Ninja High School in Color #6, May 1993, Eternity Comics
creator/artist: Ben Dunn
writer: James Hanrahan
letterer: Craig Miller
colorists: Diane Botta, Jennel Cruz, Malibu Packrats
editor: Hank Kanalz
When I first started collecting comics, I was intrigued by Ninja High School. I never read an issue, but I loved the title. I imagined high school halls full of kung fu adventure, Saved by the Bell meets Bruce Lee, something like that. At the time, I think I was intimidated by the manga style, and the potential continuity I would have to decipher to really enjoy an issue. The black and white format may have dissuaded my young eyes, as well, as I was rapidly accustomed to the bright primary colors of superheroes and adolescent mutant amphibians and the like. Needless to say, I wasn’t as open-minded as I am now. Kids, right?
Well, I was excited to pick up this issue of Ninja High School, in color, no less. I was eager to see if the material met my expectations . . . and like my real first day of high school, I was blind-sided, confused, and ultimately disappointed. Even with the color, Ninja High School made no sense to me whatsoever.
First of all, this issue doesn’t take place anywhere near a high school. Jeremy and his little brother Rick travel to Sapporo to visit the grandfather they’ve apparently never met, and during their first few days in his expansive mansion, they care for a wounded snow crane that eventually takes flight again. When a blizzard strikes, a beautiful naked girl stumbles to their doorstep and Jeremy quickly falls in love with her. In fact, after just a day of wintertime frivolity, Jeremy resolves, “I’m in love. We were meant for each other! Tomorrow I ask her to marry me!” While such impetuous infatuation is perhaps the only real remnant of high school that rings true in this issue, Grandpa discovers that the girl is really some sort of witch, and when Jeremy also learns her true nature, she flees into the night, seemingly remorseful that his love would only come from her manipulating magic. I think we’re supposed to believe that she was that crane from the first act of this issue, but the connection of any act in throughout this book frankly completely eludes me.
Secondly, while Grandpa dons ninja gear, this issue offers very little ninja action. The real momentum behind this story is the characters’ reactions to their circumstances. When Jeremy and Rick arrive in Sapporo, Grandpa’s chauffer is more than he seems, a subplot for a later time, I assume. When the mystery girl is more than she seems, Grandpa’s housekeeper is more than suspicious. Everyone seems to have some secret connected to Jeremy’s journey, and while this issue is an effective standalone, these dangling threats are almost enough to pull me in for more, if I wasn’t afraid of the raw torrent of adolescent emotion the next chapter might bring. Here, Jeremy’s ready to get married – in the next issue, will he father quintuplets for a few pages or what? Who needs ninjas when the teenage mind is enough of a kick in the head?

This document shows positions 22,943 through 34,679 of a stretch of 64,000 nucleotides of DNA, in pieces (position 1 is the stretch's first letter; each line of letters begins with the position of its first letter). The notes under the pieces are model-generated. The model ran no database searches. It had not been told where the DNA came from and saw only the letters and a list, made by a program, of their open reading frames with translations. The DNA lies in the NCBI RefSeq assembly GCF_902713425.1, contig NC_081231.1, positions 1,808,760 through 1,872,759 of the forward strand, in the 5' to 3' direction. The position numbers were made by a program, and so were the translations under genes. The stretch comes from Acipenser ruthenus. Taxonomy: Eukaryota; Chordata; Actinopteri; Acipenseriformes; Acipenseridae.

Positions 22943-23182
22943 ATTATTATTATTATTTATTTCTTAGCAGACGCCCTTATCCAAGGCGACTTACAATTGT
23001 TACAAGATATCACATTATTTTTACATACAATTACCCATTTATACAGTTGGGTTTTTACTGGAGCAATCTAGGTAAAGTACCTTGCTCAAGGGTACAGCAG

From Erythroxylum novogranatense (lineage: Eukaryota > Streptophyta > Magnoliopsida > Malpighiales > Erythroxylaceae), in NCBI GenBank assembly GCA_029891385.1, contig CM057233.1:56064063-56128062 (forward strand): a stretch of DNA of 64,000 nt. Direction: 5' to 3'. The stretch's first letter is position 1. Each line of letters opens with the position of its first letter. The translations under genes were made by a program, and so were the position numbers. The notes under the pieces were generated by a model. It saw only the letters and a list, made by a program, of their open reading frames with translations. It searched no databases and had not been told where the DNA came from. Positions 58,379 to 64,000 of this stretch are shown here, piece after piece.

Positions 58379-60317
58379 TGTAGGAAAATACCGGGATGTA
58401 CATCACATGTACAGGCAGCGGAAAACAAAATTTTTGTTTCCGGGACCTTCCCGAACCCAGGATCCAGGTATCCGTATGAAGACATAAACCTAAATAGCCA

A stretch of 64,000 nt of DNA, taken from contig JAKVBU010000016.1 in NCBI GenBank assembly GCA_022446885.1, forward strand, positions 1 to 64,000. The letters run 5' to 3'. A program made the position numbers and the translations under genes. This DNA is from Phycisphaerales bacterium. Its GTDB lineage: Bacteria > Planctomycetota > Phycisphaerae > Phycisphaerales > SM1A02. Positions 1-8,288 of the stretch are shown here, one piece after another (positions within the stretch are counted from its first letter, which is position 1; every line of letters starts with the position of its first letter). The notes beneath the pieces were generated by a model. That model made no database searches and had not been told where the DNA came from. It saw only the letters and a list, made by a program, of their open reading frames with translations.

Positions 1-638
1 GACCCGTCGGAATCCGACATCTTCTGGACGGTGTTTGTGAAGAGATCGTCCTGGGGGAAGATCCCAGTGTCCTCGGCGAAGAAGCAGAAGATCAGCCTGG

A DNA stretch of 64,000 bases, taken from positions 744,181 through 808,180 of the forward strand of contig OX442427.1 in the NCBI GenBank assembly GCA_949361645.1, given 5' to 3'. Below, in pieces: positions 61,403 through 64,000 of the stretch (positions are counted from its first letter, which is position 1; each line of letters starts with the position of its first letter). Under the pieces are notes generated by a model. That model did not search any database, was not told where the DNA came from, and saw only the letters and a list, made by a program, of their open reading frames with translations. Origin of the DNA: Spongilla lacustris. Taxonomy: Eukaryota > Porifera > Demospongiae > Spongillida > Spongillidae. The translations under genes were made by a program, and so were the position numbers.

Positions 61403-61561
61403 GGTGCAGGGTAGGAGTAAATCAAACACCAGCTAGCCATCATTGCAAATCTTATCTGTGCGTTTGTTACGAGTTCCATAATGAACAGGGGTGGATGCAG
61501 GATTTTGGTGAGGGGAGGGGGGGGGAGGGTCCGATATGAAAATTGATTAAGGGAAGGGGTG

Visually, series creator Ben Dunn captures his characters and the overall mood effectively, but his manga style isn’t as solid as I’ve seen from the genuine overseas article, almost as if Dunn were merely imitating those old favorite masters. I wonder how critical Ninja High School was a decade or two ago in ushering those eastern comics into our mainstream – manga volumes are as synonymous to comic book collecting now as trade paperbacks or graphic novels. Did this series school us in the influence of this genre? I don’t know . . .
. . . and I don’t think I’ll find out anytime soon. I’m transferring out of Ninja High School. The curriculum just doesn’t appeal to my developed learning technique. Like geometry class, I’m asking myself, “When will I ever need this in real life?” The likelihood of my needing to calculate the speed of two trains barreling toward potential collision is as possible as a beautiful nude women stumbling to my doorstep during a snowstorm. Ninja High School still intrigues me, but not as it did before. Now I’m just wondering what folks saw in it in the first place.